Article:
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The EU Justice Commissioner Viviane Reding is keen to propose a gender quota for corporate boards next month, saying that large firms should be fined if 40% of non-executive seats are not reserved for women.
This is according to a draft proposal, following recent reports that the gender gap at board level in Europe’s top firms is still very high.
“Progress in the share of women on company boards is very slow, with an average annual increase of just 0.6 percentage points over the past years. The rate of improvement in individual member states has been unequal and has generated highly divergent results,” the draft reads.
While some EU countries have started to take action, there has also been fierce opposition, notably from the UK.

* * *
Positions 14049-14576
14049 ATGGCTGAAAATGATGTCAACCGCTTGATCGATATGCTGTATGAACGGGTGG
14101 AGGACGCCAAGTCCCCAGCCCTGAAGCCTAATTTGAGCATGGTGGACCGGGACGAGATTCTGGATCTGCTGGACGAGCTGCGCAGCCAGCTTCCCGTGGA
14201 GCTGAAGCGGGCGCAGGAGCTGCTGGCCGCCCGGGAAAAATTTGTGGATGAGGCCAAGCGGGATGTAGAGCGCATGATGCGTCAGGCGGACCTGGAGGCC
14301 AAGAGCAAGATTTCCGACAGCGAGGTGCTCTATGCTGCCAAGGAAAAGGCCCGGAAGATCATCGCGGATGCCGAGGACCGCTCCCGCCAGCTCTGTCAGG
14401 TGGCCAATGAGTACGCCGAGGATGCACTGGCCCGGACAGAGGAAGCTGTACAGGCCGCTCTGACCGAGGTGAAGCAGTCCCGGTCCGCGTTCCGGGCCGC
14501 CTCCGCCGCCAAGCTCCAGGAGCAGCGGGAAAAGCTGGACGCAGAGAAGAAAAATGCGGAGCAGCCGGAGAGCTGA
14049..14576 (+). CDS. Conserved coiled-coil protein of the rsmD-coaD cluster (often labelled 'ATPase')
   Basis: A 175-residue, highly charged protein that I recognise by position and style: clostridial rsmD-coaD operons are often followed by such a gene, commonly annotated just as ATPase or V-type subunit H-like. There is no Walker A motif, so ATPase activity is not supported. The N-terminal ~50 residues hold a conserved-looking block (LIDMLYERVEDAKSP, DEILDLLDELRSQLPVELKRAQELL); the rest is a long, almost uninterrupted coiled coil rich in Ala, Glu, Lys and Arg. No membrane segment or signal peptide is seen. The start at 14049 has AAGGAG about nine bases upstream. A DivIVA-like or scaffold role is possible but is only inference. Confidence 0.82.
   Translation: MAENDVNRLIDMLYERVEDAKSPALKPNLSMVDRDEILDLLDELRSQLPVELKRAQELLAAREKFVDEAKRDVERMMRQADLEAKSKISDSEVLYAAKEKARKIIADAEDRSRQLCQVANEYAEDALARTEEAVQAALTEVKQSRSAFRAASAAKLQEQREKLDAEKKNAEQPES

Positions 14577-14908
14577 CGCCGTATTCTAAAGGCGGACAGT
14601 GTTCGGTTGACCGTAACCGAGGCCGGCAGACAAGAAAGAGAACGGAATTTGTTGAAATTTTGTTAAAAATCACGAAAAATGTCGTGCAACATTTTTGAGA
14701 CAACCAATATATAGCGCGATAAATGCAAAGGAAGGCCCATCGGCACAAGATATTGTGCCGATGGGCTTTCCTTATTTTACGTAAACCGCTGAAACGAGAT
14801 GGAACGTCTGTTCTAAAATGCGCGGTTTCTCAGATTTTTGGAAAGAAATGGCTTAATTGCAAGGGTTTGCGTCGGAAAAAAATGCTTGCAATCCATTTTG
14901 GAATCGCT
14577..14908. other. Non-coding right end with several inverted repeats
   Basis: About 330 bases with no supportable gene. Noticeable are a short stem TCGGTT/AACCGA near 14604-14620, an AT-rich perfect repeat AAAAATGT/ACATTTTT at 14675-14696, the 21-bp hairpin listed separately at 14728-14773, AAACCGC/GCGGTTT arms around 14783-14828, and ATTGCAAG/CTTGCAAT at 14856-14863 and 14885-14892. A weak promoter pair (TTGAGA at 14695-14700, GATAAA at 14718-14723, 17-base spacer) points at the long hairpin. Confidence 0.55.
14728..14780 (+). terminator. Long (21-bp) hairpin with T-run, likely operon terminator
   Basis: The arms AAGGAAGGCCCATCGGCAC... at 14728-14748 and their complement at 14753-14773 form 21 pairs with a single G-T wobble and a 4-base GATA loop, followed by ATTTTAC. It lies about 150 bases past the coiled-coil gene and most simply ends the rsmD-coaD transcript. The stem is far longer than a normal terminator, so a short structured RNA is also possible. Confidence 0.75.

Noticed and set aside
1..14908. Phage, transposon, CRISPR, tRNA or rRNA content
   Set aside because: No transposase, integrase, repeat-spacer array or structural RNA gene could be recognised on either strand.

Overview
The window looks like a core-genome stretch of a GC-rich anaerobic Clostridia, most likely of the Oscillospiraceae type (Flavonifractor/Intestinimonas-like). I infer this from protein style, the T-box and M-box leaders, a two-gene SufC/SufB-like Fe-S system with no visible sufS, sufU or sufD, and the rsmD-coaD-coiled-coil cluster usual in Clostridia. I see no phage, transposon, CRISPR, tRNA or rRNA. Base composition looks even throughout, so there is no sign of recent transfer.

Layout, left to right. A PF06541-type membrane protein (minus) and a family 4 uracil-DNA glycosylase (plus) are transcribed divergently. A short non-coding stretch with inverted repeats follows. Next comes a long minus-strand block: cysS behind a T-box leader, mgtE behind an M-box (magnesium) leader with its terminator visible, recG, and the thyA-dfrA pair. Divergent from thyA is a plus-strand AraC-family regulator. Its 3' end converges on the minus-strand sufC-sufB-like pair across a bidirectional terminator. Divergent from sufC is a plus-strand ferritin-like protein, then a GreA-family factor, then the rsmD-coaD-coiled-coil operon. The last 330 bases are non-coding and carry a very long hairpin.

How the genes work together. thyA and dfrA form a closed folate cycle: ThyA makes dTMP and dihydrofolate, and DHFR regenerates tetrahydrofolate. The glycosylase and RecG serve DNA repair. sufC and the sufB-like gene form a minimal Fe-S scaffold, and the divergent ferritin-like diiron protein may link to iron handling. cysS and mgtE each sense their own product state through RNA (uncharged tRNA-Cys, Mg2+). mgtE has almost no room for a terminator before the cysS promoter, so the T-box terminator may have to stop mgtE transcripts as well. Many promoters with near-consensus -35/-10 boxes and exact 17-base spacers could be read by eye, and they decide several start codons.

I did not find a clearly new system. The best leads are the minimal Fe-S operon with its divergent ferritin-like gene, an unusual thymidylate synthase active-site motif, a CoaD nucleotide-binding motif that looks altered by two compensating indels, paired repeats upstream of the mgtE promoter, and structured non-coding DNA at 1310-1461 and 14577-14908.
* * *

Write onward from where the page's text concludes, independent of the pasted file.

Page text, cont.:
“We made clear in our response to the European Commission's consultation on addressing gender imbalance that we do not support proposals for mandatory quotas,” said a spokesman for the UK department for business, innovation and skills (BIS).
“The UK will definitely not be supporting anything that has come through from the European Commission. We know British businesses don't want it and the vast majority of the public don't want to see it.”
A letter drafted by the UK will be sent to the European Commission President José Manuel Barroso. It was seen by the Financial Times which quoted the letter as saying the country does “not support the adoption of legally binding provisions for women on company boards at the European level.”
Other EU states are likely to follow suit with Sweden and Germany considering backing the UK.